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take the church,
but not the spirit.
the Milwaukee Journal Sentinel
Wednesday, July 21, 1999
in the Milwaukee Journal Sentinel
Erin-- Gone are the
days when the parish sign in front of old St. Patrick's Church here
announced Mass schedules and confessions, or told passers-by the name of
the local priest whose door could be knocked upon in times of need.
Instead, on a brilliant summer Tuesday that would
make the most inveterate agnostic raise upward an eye, there was taped
over the glass in large and determined script a different sort of
"They can take our money and
they can take our signs, but we will keep on praying and we will survive.
Only 959 days until St. Pat's reopens!"
It was a message of faith and hope-- and defiance --
rather than fact. The archdiocese last month merged this small but vibrant
144-year-old country parish with St. Kilian Catholic Church in Hartford,
and there is no reason to believe Archbishop Rembert Weakland -- whose
retirement happens to be, according to folks here, somewhere around 959
days off -- will change his mind.
You cannot have a parish, says the archdiocese,
without a priest.
And yet how else to describe what remains here
St. Patrlck's is a simple church all of white, little
embellished from the outside or adorned, but for the stained glass windows
that line its nave. It is a church that ministered mostly to Catholics,
but even a local Lutheran minister says losing St. Patrick's is like
losing the center of a community.
Erin is stunning, with its rolling hills of green and
narrow, tortuous roads. But it is a town, not a city, and it has no real
community focal point other than this one. Some here would like to build a
new town center for the future; others would like to start by saving the
old town center of the past. In the meantime, St. Patrick's will remain a
chapel for use only on special occasions.
Some parishioners have dispersed to other parishes.
But every Tuesday, dozens of others have been meeting-- first in the
church itself until they were no longer allowed a key, and now in the Town
Hall--to discuss how they might persevere. Most would dearly like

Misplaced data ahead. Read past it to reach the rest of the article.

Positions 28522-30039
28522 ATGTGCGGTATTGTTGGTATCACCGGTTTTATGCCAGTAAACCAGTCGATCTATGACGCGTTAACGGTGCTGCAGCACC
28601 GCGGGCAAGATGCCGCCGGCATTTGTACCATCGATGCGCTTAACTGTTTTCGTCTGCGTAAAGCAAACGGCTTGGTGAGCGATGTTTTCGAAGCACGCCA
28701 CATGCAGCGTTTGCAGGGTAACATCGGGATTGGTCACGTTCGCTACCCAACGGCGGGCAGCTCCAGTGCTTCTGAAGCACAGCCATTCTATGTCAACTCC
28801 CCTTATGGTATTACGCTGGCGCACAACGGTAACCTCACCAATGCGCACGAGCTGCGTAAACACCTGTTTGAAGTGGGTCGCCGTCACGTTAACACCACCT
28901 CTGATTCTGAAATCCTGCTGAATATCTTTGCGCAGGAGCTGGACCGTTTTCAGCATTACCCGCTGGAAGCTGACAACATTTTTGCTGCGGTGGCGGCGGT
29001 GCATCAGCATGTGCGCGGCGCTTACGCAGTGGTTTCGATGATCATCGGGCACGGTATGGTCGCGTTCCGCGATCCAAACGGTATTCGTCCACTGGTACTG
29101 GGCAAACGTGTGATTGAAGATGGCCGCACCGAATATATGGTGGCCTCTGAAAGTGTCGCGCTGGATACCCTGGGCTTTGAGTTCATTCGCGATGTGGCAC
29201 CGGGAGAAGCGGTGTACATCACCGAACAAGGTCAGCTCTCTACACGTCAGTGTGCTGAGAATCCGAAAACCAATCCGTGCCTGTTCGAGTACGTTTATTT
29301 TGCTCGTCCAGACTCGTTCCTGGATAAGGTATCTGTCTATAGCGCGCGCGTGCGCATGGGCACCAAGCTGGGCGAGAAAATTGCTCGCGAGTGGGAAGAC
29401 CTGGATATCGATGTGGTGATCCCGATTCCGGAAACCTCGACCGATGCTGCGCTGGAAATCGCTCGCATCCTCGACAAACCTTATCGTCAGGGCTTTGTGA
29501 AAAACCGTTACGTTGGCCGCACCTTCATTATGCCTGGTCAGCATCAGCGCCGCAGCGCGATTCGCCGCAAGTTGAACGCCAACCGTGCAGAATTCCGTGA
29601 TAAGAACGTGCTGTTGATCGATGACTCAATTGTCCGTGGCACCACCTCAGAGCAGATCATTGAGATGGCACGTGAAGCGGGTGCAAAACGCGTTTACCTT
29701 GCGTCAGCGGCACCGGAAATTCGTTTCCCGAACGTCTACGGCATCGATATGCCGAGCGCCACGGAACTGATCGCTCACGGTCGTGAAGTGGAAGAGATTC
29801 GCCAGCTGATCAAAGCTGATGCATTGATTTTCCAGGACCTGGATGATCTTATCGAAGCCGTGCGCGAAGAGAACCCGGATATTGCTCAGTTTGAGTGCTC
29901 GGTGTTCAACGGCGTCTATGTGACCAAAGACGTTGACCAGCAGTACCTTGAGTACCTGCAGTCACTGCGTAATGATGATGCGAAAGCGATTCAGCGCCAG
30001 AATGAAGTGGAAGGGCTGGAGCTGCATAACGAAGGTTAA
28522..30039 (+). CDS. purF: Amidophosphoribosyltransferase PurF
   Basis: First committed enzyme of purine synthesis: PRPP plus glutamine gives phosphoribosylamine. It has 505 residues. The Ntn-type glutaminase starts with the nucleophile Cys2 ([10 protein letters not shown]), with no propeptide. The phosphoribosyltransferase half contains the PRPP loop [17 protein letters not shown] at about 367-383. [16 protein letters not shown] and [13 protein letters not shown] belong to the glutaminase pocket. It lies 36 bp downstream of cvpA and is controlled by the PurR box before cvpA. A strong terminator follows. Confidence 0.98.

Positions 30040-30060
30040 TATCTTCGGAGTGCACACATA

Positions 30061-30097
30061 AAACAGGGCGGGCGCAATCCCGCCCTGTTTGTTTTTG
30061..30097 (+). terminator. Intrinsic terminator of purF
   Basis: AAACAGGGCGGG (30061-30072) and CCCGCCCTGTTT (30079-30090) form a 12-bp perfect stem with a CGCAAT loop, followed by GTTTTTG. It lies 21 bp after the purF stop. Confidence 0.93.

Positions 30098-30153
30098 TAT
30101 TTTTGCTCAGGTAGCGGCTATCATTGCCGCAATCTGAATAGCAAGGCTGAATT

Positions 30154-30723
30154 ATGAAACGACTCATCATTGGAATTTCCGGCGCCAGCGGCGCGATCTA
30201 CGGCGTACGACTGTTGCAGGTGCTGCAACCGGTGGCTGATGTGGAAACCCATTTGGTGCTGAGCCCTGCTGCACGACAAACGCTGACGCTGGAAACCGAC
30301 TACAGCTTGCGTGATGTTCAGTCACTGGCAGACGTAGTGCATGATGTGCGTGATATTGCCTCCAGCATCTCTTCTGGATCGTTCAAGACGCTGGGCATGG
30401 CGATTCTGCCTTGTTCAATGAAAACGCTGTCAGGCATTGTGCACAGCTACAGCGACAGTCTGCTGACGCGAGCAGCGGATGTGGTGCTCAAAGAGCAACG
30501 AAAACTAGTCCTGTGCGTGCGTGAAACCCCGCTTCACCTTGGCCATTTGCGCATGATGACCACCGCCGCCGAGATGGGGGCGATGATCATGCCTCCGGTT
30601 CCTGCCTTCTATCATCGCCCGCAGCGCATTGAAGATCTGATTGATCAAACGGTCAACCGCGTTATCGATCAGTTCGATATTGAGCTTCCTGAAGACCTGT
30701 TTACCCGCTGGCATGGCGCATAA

permission to find a part-time or retired priest who could say a single
"They are angry," said
Maureen Fitzsimmons-Vanden Heuvel, who built her home on nearby St.
Patrick's Circle because of its proximity to St. Pat's. "They cannot
understand why they cannot have one Mass (per week) at this church."
It is not, suggests the archdiocese's communications
director, Jerry Topczewski, quite so simple.
"There is more to a vibrant Catholic community
than a Mass on Sunday," he says.
Parishioners are undeterred, and bewilderment has
metamorphosed into anger in some quarters as the archdiocese moves to take
over -- in archdiocesan words "protect'' -- what remains of church
"The last words I had with the archbishop were
they were a bunch of robbers and thieves, and we left it at that,"
said Frank Weber, a St. Patrick's trustees whose name was, without his
acquiescence, recently removed from parish bank accounts. "He was
very disappointed and said so, and I said I did not care."
Weber's roots run deep. His parents were married at
St. Patrick's 55 years ago, and he himself, one of nine, was baptized
there in 1946--- on St. Patrick's Day no less. His own kids have, in turn,
all received their sacraments there, and one day at least some of his
family will probably rest in St. Patrick's cemetery across the street.
There is no talk here of what prompts salvation. Nor
is there much discussion of why, last year, there was only one priest--an
unmarried male need it be mentioned? -- ordained in the entire archdiocese
Instead, it is to the people who grew up here,
spiritually and otherwise, plus those who have lately joined them, simply
a matter of surprise, if not exactly disbelief, that what was built here
with their own sweat and fervent prayers suddenly, for reasons well beyond
them, seems to belong to somebody else.
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